The Tampa Tribune from Tampa, Florida on November 8, 1944 · 1
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The Tampa Tribune from Tampa, Florida · 1

Tampa, Florida
Issue Date:
Wednesday, November 8, 1944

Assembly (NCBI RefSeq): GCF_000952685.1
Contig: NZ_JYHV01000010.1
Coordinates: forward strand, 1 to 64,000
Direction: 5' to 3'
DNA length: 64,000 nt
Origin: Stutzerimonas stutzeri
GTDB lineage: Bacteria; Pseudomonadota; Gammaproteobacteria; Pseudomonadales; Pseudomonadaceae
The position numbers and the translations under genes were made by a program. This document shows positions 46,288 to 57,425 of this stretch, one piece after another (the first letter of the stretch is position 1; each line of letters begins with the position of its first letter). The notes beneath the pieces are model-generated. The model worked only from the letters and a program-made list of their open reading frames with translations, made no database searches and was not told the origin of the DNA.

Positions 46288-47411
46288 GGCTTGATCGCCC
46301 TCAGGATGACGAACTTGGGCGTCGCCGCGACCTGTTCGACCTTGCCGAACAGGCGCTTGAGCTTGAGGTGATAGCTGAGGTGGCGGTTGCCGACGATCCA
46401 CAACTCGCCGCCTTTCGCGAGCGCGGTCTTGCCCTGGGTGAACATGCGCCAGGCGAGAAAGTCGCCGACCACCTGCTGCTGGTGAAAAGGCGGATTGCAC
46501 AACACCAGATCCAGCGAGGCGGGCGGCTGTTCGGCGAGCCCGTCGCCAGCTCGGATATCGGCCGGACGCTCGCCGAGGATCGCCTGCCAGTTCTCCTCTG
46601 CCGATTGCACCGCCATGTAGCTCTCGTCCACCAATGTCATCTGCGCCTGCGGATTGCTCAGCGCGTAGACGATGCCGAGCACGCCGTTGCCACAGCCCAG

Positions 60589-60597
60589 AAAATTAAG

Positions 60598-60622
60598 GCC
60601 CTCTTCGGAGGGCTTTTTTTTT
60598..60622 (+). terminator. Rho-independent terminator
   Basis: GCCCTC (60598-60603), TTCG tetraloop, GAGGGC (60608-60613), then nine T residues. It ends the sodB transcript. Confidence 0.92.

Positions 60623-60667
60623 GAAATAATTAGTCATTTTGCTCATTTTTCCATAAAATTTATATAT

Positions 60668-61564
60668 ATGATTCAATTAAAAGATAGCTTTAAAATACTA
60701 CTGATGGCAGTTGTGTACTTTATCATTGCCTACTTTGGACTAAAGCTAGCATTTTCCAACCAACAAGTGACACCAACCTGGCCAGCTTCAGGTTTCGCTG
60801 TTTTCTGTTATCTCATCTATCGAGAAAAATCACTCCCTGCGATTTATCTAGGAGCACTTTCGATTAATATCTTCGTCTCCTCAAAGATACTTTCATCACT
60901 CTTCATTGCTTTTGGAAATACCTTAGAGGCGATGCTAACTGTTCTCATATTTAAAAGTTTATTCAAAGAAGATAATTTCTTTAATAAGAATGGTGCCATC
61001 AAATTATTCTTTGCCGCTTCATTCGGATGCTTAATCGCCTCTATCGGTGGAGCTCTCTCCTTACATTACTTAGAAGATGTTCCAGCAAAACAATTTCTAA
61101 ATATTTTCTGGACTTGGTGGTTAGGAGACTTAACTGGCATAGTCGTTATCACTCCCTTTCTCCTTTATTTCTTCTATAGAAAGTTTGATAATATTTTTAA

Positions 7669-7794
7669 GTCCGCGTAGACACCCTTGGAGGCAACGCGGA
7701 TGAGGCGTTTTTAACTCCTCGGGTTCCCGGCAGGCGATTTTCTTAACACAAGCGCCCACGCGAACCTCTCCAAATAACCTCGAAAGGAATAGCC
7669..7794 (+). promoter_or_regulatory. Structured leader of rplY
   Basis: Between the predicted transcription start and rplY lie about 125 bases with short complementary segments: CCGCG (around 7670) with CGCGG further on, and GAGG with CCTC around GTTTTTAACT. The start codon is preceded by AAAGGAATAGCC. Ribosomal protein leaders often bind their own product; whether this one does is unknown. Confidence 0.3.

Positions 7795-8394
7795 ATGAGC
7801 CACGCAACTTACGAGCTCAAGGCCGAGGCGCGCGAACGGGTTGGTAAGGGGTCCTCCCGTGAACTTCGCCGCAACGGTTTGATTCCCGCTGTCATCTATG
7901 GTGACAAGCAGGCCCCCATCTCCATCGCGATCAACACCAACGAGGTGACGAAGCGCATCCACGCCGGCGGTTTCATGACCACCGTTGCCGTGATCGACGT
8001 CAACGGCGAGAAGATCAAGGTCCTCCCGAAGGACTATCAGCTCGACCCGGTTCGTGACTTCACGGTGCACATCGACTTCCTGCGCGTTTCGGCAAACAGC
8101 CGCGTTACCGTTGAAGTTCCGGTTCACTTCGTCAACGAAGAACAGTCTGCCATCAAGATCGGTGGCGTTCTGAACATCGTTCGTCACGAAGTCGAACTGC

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.Complete Leased Wire Service ASSOCIATED PRESS and UNITED PRESS A. P. WIREPHOTOS TAMPA MORNING TRIBUNE NET PAID CIRCULATION OCTOBER AVERAGE Doily 90,510 Sunday 102,402 50TH YEAR No. 313 Entered as Second Class Hatter Postoffiee Tampa, Florida TAMPA, FLORIDA, WEDNESDAY; NOVEMBER 8, 1944 PRICE FIVE CENTS r UJ lV MM W DM W DM LT DM I U Rim M v 0 ROBOT BOMBS I'M HIT U. $., NATION TOLD Army and Navy Issue Joint Warning In Reply to Press WASHINGTON, Nov. 7. (U.R) Deadly German robot bombs such as have devastated areas of the British Isles and paused heavy casualties may De launcned against the united states, the army and nary warned tonight in a joint statement. ' Answering questions raised by the press, in view of the continuance ol robot bomb attacks on the British Isles even though launching plat forms in France and the low countries have been destroyed, the statement said: "The war and navy departments consider such attacks by Germany entirely possible. They might be launched from submarines lying oft shore or from one-way sacrifice flights of long-range bombers controlled across the Atlantic by submarine. It is also possible that attacks might be launched by catapult plane tenders." Doubt Success The army and navy doubted that the Germans would succeed in penetrating coastal defenses with the weapons but they nevertheless cau tioned that "it 13 impossible to insure that such an attack will be completely frustrated." Correspondents asked regarding the possibility l an attack on this country after the Germans continued bombarding the British Isles when their launching platforms across the English channel were wiped out. The Joint statement said: "It Is extremely doubtful that such attacks could ' entirely elude Allied sea and air patrols. Reasonable meas-j .es are enforced to protect the country. However, as hes been previously stated with respect to the possibility of sporadic enemy air attacks on our shores, it is impossible to insure that such an attack will be completely frustrated. - , "Any such attacks could have no great military effectiveness and could only serve to stimulate the nation stil; further in Its determined prosecution of the war." THE WEATHER Forecast for Tampa and the Tampa Bay Area Partly Cloudy With Slowly Rising Temperature Today and Thursday. For Florida Clear to Partly Cloudy and Warmer Wednesday, Wednesday Night and Thursday. Hourly Temperature Yesterday 1 a.m... . . . 2 a.m...'... 3 a.m.. , . . . 4 a.m 5 ajn. 1 p.m.. ...73 2 p.m 75 3 p.m. ...... 76 4 p.m.......77 5 p.m.. .... .76 6 p.m.. .... .74 7 p.m. 71 8 p.m .68 9 p.m 67 10 p.m 66 11 p.m 64 Midnight 61 .59 .58 .57 .56 .56 6 a.m 54 7 a.m 54 8 a.m 54 9 a.m 56 10 a.m 60 11 a.m.. .... .65 Noon 70 ' Highest 77. Lowest 53 at 7:45 a. m. Rainfall Total for 24 hours ending 7:30 p. m .00 Total this month to date ... .00 Total since Jan. 1 ..'..34.05 Deficiency since Nov. 1 . ... .35 Deficiency since Jan. 1 . . . 12.12 Temperature Elsewhere WASHINGTON. Nov.' 7. (JP Weather bureau report of temperature for the 24. hours .ending 8 p. m. Tuesday: High Asheville 67 Atlanta 70 Birmingham 73 Boston 45 Buffalo 49 Chicago .............. 63 Cincinnati 62 Cleveland 53 Detroit 49 Jacksonville 68 Kansas City .......... 72 Los Angeles 64 Louisville 68 Miami 72 Minn.-St. Paul 59 New Orleans 79 New York 50 Pittsburgh 53 Richmond 60 St. Louis 68 San Francisco ........ 74 Washington ........... 57 Low 26 36 38 34 29 40 23 28 30 43 57 55 34 62 42 58 38 31 31 43 46 38 Called Great Blunder LONDON. Nov. 7. W Adolf Hitler may be on the verge of committing his greatest blunder of the war tti rough the use of hate weapons. ' They are coming on the scene at least two years too late in this war but, by using them. Hitler possibly k making the absolute subjugation ol Germany a matter of utmost neces slty. No one in the European theater belittles neutral reports, mostly from Sweden, that the Nazis are readying for use their long range rocket weapon, V2 with which it is said New York as well as European cities can be bombarded. The rocket weapon, fired from the ground or airplane, today is at the stage of development which the airplane had reached in the First World war. It can hit hard, but it has not been developed to a point where it could win a war. From- every appearance Germany will be crushed before such development can take place And there lies the possibiuty ot Hitler's most enormous error. With V2 in prospect as the great weapon of a third World war, no single coun try nor group of nations could rest easily if Germany were tree to con tinue its development. - Sir Archibald Sinclair, Britain's secretary of state for air, warned recently that the United Kingdom must be prepared to meet new German weapons which "will be militarily less lutile than the flying bomb." World War At A Glance Associated Press PACIFIC FRONT: Third fleet carrier planes returned to Manila tares Sunday, destroying 249 Japanese planes to raise two-day toll to 440 and shipping score to six sunk v and 24 damaged; Japanese garrison remnants battle desperately in Onnoc trap on Leyte Island against American liberation forces In central Philippines; Tokyo radio worries over third super-Fortress reconnaissance flight over Japanese capital. WESTERN FRONT:, American and German troops still locked in battle In German town of Vosse- j nack, 13 miles southeast of Aachen; Germans throw In everything In ef- I fort to halt thrust toward Rhine j Industrial valley, fighting along ! Maas " river in Holland virtually j ceases as Allied troops capture : 1 Willemstadt. . . EASTERN FRONT: Russians. ! celebrating 27th anniversary of their , ; revolution, announce there's no important developments along eastern ; front. ! SOUTHERN FRONT: Muddy Italian front remains quiet. i NEWS SUMMARY War Page Robots may hit U. S 1 Rhine battle rages 11 Leyte fight critical 11 New Budapest attack 11 440 Jap planes hit 11 U. S. planes over Tokyo ... 12 Tampa : Past Draper given $2000 for fight. , 4 Economic group to elect I .... . 9 Cable in harbor protested .... 9 Rationing calendar 10 Radio programs 14 Waste paper vital 18 Parents to visit schools 18 THE WINNER AGAIN mm v . ssftpf ' vsj&f ' - 2 ' s' '"4 I President Roosevelt DE10CRATS IN LEAD IN MOST CONTESTS Party's Cover no r s , Senators and Con- ' gressmen Ahead WASHINGTON, Nov. 8. (JP) (Wednesday) (A' Eight of 13 seats needed by the Democrats to retain control of the treaty-ratifying senate were assured early today, while eight Republican house places among them that of Rep. Hamilton Fish tumbled to administration forces. Looking toward peace and creation of a world security organization, the importance or congressional control was stressed by both parties in the campaign. Senator Truman, President Roosevelt's running mate, called openly for the defeat of eight Republican senators he dubbed "isolationists." One he named, Gerald Nye, of North Dakota, was trailing. Rep. Fish, New York Republican who has berated administration policy in foreign affairs and whose record in turn was criticized by both Mr. Roosevelt and Gov. Thomas E. Dewey, was eliminated after 24 years of service. , Luce Leads Florida Florida goes Roosevelt Page . 1 General Pace Roosevelt wins 1 Congress contests 1 NEW YORK TIMES SAYS ROOSEVELT IS THE WINNER NEW YORK, Nov. 7. (JP) The New York Times said at 11:30 p. m. (EWT) tonight that President Roose velt had won the election. The Times had supported Roosevelt in this cam paign. It opposed him four years ago The News Too NEW YORK, Nov. 7. (U.R) The pro-Dewey New York Daily News at 11:50 tonight conceded the presi dential election of President Roosevelt. Boston Herald Also BOSTON, Nov. T.UP) The Boston Herald, which supported Gov. Dewey throughout the campaign, tonight said it conceded the re-election of Presi dent Roosevelt. Herald Tribune Too NEW YORK, Nov. 7. (U.R) The New York He: aid Tribune said tonight it had conceded the re-election of President Roosevelt. The Heralo Tribune had supported Gov. Dewey. IT REALLY IS A FINE MORNING ST. . PETERSBURG, Nov. 7. (JP) The St. Petersburg Times (Democratic) will carry a first edition headline tomorrow morning which will read "Oh What a Beautiful Morning." ROOSEVELT AND LABOR LEAD FLORIDA TICKET Closed Shop Measure Trails in Returns JACKSONVILLE, Nov. 7. (JP) President Roosevelt far outstripped his Republican opponent, Gov. Thomas E. Dewey of New York, on the basis of incomplete and unofficial returns in Florida's general election today. . Early returns mostly from the big city areas give him a more than two-to-one majority over Dewey, but this ratio was expected to climb even more as votes flow in from the traditionally Democratic smaller counties. With 600 out of 1498 precincts heard from Roosevelt had 148,354 and Dewey 67,597. The bitterly-contested constitutional amendment to outlaw the closed shop in Florida had a place in the national spotlight and was second only to the presidential race in public in terest among the state's citizens. Foes of the controversial amendment were in the majority on early reports. In 587 precincts there were 47,308 against the amendment and 42,005 for. Democratic Nominee Millard Caldwell was definitely headed for the governor's chair at Tallahassee, 471 (Continued on Page 6 Column 8) Roosevelt Wins .3-1 in Tampa Hillsborough county cast a 'total of 38,553 votes for president, compared with 38,689 four years ago, and President Roosevelt won by 3 to 1. The vote: For Roosevelt .. . 28,88 " For Dewey ........ 9,675 Soldier votes have yet to be counted. The total vote in the county for Roosevelt four years ago was 30,923 and for Willkie. 7764. ROOSEVELT CUTS INTO DEWEY'S LEAD IN OHIO COLUMBUS, Ohio, Nov. , 7. (JP) President Roosevelt cut sharply Into the Ohio lead of Gov. Dewey late to night after the Republican presidential candidate had piled up a margin of 98,170 votes in early returns. The New York governor, however, was still in front by 58.398 votes as tabulation of the Buckeye state's 9306 polling places reached the halfway mark. Returns from 4585 .polling places gave: Dewey 799,167, Roosevelt 740,769. The Republicans were leading, too, for U. S. senator, but both aspirants for governor were engaged in a see-saw contest. ' The Buckeye state, which contributed the Republican candidate for vice president in Gov. Bricker, favored his presidential running mate in the first tabulations, and Dewey clung to the lead. Sen. Taft, seeking a second six-year term, was running ahead of Democrat William G. Pickrel, Dayton attorney. It Looks Like 4 More Years, Says The Man HYDE PARK. N. Y., Nov. 7. (JP) President Roosevelt told torch-bearing Hyde Park neighbors tonight that "it looks very much like I'll have to be coming up here on the . train from Washington for another four years." Smiling, the President told a procession which had marched into his estate: - "The reports coming in are not so bad and I can't concede anything yet. "It looks very much like I'll have to be coming up here on the train from Washington for another four years." The President came out on the porch of his home, wearing the brown hat and navy , cape that accompanied him through all of his fourth term campaign. He smiled broadly w7hile his neighbors sang "We Love Our President." A fife and bugle corps played "Hail, Hail, the Gang's All Here." t "The state of New York seems to be going pretty well," the President told the crowd, "but it's much too early to say anything definite yet. It looks like another hour before we can say anything about the pivotal states." In an obvious reference to Rep. Clare Boothe Luce (R., Conn.), one of Roosevelt's sharpest congression- ( Continued on Page 6 Column 1) FISH IS BEATEN; NYE TRAILING; LUGE IS AHEAD "Roosevelt - Haters" Have Tough Races One "Roosevelt-Hater" was beaten, a second was trailing, - while a third appeared just squeaking through in the election returns this morning at 3 o'clock. Republican Representative Ham Fish, jr., of New York, long charged with isolationism, conceded that Democrat Augustus W. Bennet had won his seat in the 29th congressional district. Fish, seeking his 13th term, had 8171 votes against 11,094 for Bennet. Sen. Gerald P. Nye, Republican iso lationist, was trailing Democratic John Moses in North Dakota. Late reporting rural towns put Rep. Clare Boothe Luce, Republican glamor girl and a "Roosevelt-Hater," in the lead after she trailed Miss Margaret E. Connors, Democrat, most of the night. Returns from 16 of the 23 towns in Connecticut's fourth district gave Mrs. Luce 94,050 against 85,825 for Miss Connors. Rep. Clare Boothe Luce (R., Conn.), wrho trailed in early returns, took a commanding lead later from her opponent. Miss Margaret E. Connors, 29-year-old lawyer. Among Democratic senators re turned were Majority Leader Barkley of Kentucky and Sen, Millard Tydings of Maryland. The solid south sent up six Democratic senators early in the count, and in equally short order rock-ribbed Vermont returned Republican Sen. George D. Aiken. Alabama, Arkansas, i Georgia, Louisiana, North Carolina and. South Carolina were solidly in the Democratic fold. Democratic nominees were press ing Republican senatorial incumbents in. Connecticut, North Dakota and Pennsylvania on the basis of in complete returns, while Republicans grasped for seats now held by Demo crats' in Iowa,. Missouri and New Jer sey. Brien McMahon (D) was ahead of Sen. John A. Danaher (R) in Con necticut; Democrat John Moses was leading both Sen. Gerald Nye, Repub lican, and Lynn Stambaugh, Inde pendent, in North Dakota, and Dem ocrat Francis J. Myers had a size able margin over Republican "Puddler Jim" Davis in Pennsylvania. . . Gillette Trails Iowa's Republican Gov. Hickenloop-er led Sen. Gillette, Democrat; Forrest C. Donnell, Republican, was atop Roy McKittrick in the contest for the seat now held by Democrat Bennett O. Clark in Missouri, and Republican H. Alexander Smith outdistanced Elmer H. Wene in New Jersey with re turns incomplete. Augustus W. Bennet (D.), of New- burgh, defeated Hamilton Fish. Other turnovers in favor of the Democrats retired Daniel Ellison (R., Md.); Wil liam J. Miller (R., Conn.), and Thom as B. Miller (R., Pa.). The Democrats also picked up seats in the 1st, 2nd, 5th and 6th Pennsyl vania districts. , "Roosevelt-Haters" Trail fell .Jp . : Senator. Ny Rep. Ham Fish, jr. 4 INCUMBENT GOVERNORS LAG . NEW. YORK, Nov. 7. (U.R) Four incumbent- governors two Republic ans and two Democrats trailed to night in their quest for re-election, on the basis of . incomplete returns. . Running behind were Republicans Dwight H. Green of Illinois and Wal ter W. Bacon of Delaware and Demo crats J. J. Dempsey of New Mexico and Herbert B. Maw, of Utah. . Green trailed Thomas J. Courtney 327,542 to 431.247. Bacon was behind Isaac J. McCollum 9089 to 10,217 Dempsey had 1564 to 1872 for Carroll G. Gunderson while Maw had 3812 against 5226 for J. Bracken Lee. .Incumbents, in the lead were Re publicans John C. Vivian of Colorado by 671 votes; Raymond E. Baldwin of Connecticut by 13,697; Andrew F. Schoeppel of Kansas, 14,786; Harry F. Kelly of Michigan, 2590; Edward J. Thye of Minnesota, 1354; Dwight Griswold of Nebraska 10,289; M. Q. Sharpe of South Dakota, 5490, Walter S. Goodland of Wisconsin, 8159, and Democrat J. Howard McGrath of Rhode Island. 31,320. Mortimer R. Proctor of Vermont was elected. In' Massachusetts, Democratic May or Maurice J. Tobin of Boston led Horace T. Cahill, 135,441 to 104,811, while in Ohio, Republican mayor James G. Stewart of Cincinnati led Democratic Mayor Frank J. Lausche of Cleveland, 45,075 to 39,876. ROOSEVELT HAS NEW YORK LEAD NEW YORK, Nov. 8. (Wednesday) (JP) President Roosevelt took a commanding lead early today over j Gov. Dewey as approximately two- j thirds of New York's presidential votes j were tabulated. Unofficial returns from 6374 of the! state's 9121 districts gave Roosevelt j 2,283,545 against 2,067.894 for Dewey: plurality of 215,651. i C3 n The Vote By States From the Associated Press and United Press . Alabama, 798 out of 2300 precincts: Roosevelt, 83,615; Dewey, 18,532. Arizona, 89 out of 438 precincts: Roosevelt, 10,039; Dewey, 7561. Arkansas, 372 out of 2087 precincts: Roosevelt, 19,331; Dewey, 6965. ' California, 4622 out of 14,841 precincts: Roosevelt, 409,780; Dewey, 307,770. Colorado, 171 out of 1663 precincts: Roosevelt, 17,003; Dewey, 25,431. Connecticut, 110 out of 169 precincts: Roosevelt, 387,817; Dewey, 336,341. Delaware, 45 out of 250 precincts: Roosevelt, 9193; Dewey, 5961. Florida, 477 out of 1498 precincts: Roosevelt, 122,136; Dewey, 56,611. Georgia, 409 out of 1735 precincts: Roosevelt, 127,524; Dewey, 21,370. Idaho, 110 out of 845 precincts: Roosevelt, 13,633; Dewey, 13,009. Illinois, 3167 out of 8748 precincts: Roosevelt, 825,666; Dewey, 585,018. Indiana, 957 out of 4016 precincts: Roosevelt, 244,881; Dewey, 246,271. ' Iowa, 692 out of 2466 precincts: Roosevelt, 115,408; Dewey, 126,038. Kansas. 596 out of 2750 precincts: Roosevelt, 42,596; Dewey, 78,586. Kentucky, 2219 out of 4304 precincts: Roosevelt, 256,499; "Dewey, 200,091. Louisiana, 174 out of 1871 precincts: Roosevelt, 29,448; Dewey, 5775. . - Maine, 610 out of 627 precincts: Roosevelt, 138.988; Dewey,. 153,734. Maryland, 994 out ' of 1328 . precincts: Roosevelt, 236,649; Dewey, 209,341. Massachusetts, 562 out of 1852 precincts: Roosevelt, 264,026; Dewey. 229,092. Michigan, 502 out of 3841 precincts: Roosevelt, 102,459; Dewey, 149,453. Minnesota, 531 out of 3703 precincts: Roosevelt, 149,078; Dewey, 115,231. . Mississippi, 426 out of 1693 precincts: Roosevelt, 40,056; Dewey 2855. Missouri, 2259 out of 4543 precincts: Roosevelt, 293,117; Dewey, 312,155. Montana, 41 out of 1175 precincts: Roosevelt, 6166; Dewey, 5529. Nebraska, 429 out of 2026 precincts: Roosevelt, 35,801; Dewey, 59.273. Nevada, 84 out of 280 precincts: Roosevelt, 4664; Dewey, 4743. New Hampshire, 150 out of 296 precincts: Roosevelt, 29,395; Dewey, 32,825. New Jersey, 754 out of 3657 precincts: Roosevelt, 188,169; Dewey, 240.711. . New Mexico, 142 out of 892 precincts: Roosevelt, 18,257; Dewey, 14,056. . New York, 3610 out of 9121 precincts: Roosevelt, 2,283,545; Dewey, 2,067,894. North Carolina, 808 out of 1922 precincts: Roosevelt, 236,339; Dewey, 84,411. North Dakota, 152 out of 2254 precincts: Roosevelt. 13,609; Dewey, 12.671. Ohio, 5199 out of 9306 precincts: Roosevelt, 791,824; Dewey, 899,721. Oklahoma, 2237 out of 3672 precincts: Roosevelt, 229,224; Dewey, 172,568. Oregon, 371 out of 1829 precincts: Roosevelt, 27,850; Dewey, 28,570. Pennsylvania, 4966 out of 8208 precincts: Roosevelt, 1,117,733; Dewey, 1,041,437. Rhode Island, 260 out of 261 precincts: Roosevelt, 158,814; Dewey. 114,108. South Carolina, 663 out of 1282 precincts: Roosevelt, 65,770; Dewey, 3648. South Dakota, 674 out of 1949 precincts: Roosevelt, 32,447; Dewey, 44,970. Tennessee, 1723 out of 2300 precincts: Roosevelt, 182,122; Dewey, 124,808. Texas, 182 out of 254 precincts: Roosevelt, 375,471; Dewey, 69,631. Utah, 20 out of 870 precincts: Roosevelt, 4043; Dewey, 2669. Vermont, 245 out of 246 precincts: Roosevelt, 53,916; Dewey, 71,428. Virginia, 1268 out of 1715 precincts: Roosevelt, 165,364; Dewey, 96.510. Washington, 101 out of 3163 precincts: Roosevelt, 10,223; Dewey, 8854. West Virginia, 637 out of 2793 precincts: Roosevelt, 89,488; Dewey, 72,518. Wisconsin, 1283 out of 3096 precincts: Roosevelt, 261,505; Dewey, 265,170. Wyoming, 165 out of 673 precincts: Roosevelt, 5683; Dewey, 5930. Tampa Defeats Labor Measure The No. 5, anti-closed shop amendment was decisively defeated in Hillsborough county, but the No. 10 amendment, to consolidate tax offices carried almost two to one. The figures: For Against No. 5, Open shop 16,882 13,180 No. 10, Tax offices 9,562 5,181 HE PILES UP EDGE OU 395 ELECTOR VOTES Dewey Concedes The Election to President At 3:15 A. M. BULLETIN! NEW YORK, Nov. 8. (JP) Gov. Thomas E. Dewey told a press conference at 3:15 a. EWT, that "it's clear that Mr. Roosevelt has been re-elected for a fourth term." In a brief address carried by all radio networks, the Republican presidential nominee said he was grateful for the support he had received and declared that the Republican party "emerges revitalized from this campaign." "I am confident that all Americans will join me in the hope that divine providence will guide and protect the President of the United States." President Roosevelt pulled ahead of Gov. Dewey in the big key states before midnight last night and this morning had won a fourth term in the White House. - Roosevelt was ahead in 34 states with 395 electoral votes this morainz at 3 o'clock. Only 266 were needed to win. Dewey at that time was leading in 14 states with an electoral count of 136. The Republican nominee had fallen farther and farther behind in tabulations pouring in during the early morning hours after a see-saw struggle in early counting. The ballots of nearly 27,000,000 Americans showed, at the time -he gave up: For Roosevelt, 14,411,965. For Dewey, 12,165,763. The vote was close in a number of states, and there was plenty of chance that either would snare one or two states from the other on late returns. But friends and foes of Roosevelt alike began conceding the election before midnight. Papers Concede it Early The New York Times, which fa. vored Roosevelt, was the first to concede it at 11:30 o'clock. Twenty minutes later the New York Daily News, which led in the fight ior uewey, followed suit. So did such Dewey papers as the Boston Herald, tne New York Herald-Tribune and the Kansas City Star. Roosevelt, himself, told a torch-light parade at his home at Hyde Park that it looked like four more years." But Dewey couldn't see it that way. At 1 o'clock this morning he said: I will not concede it." . The "big ten" electoral vote states outside the Solid South gave Dewey the edge six to four in incomplete tabulations, but Roosevelt was out in front In four of the five "border" states. Looks Like It Roosevelt himself told his neighbors at Hyde Park, N. Y., "it looks very much like I'll have to be coming up here on the train from Washington for another four years." He had piled up a popular vote majority by 12:45 a. m, EWT, of 5,256,- 743 to 4,346,873 in 26,759 out of 130,-834 precincts in a nation which apparently had recorded the biggest ballot in history. . Democratic National Chairman Hannegan said in New York that Roosevelt had won an "overwhelming victory" that meant "national unity on a program of international collaboration for permanent peace." The midnight word from Republican headquarters In New York was that the early returns had looked "very encouraging." Early this morning. Roosevelt held large leads In the Solid South and in most of the Far West. New England was mostly Dewey's and he held a lead in a number of corn belt states. The mountain area was split. N. x. See-Saws ' U New York, home state of both candidates, see-sawed, but the PresidenJ; showed unexpected strength in normally Republican territory upstate and New York city's hefty ballot boxes were late in yielding, any appreciable volume of returns. Michigan, which gave the Republican ticket -a slender 7000-vote margin four years ago, turned over a heavy outstate vote to Dewey. But it looked like a photo finish again when Detroit's votes began coming through. Maine came through for Dewey, definitely putting her five electoral votes in his column, as she did for the Republican ticket four years ago. Roosevelt was in the van in such vote-weighty states as Pennsylvania, Illinois and California-Scanning the returns. Vice President Wallace asserted in Washington it's -Roosevelt until 1948," but the Dewey (Continued on Pate 6 Columa t$,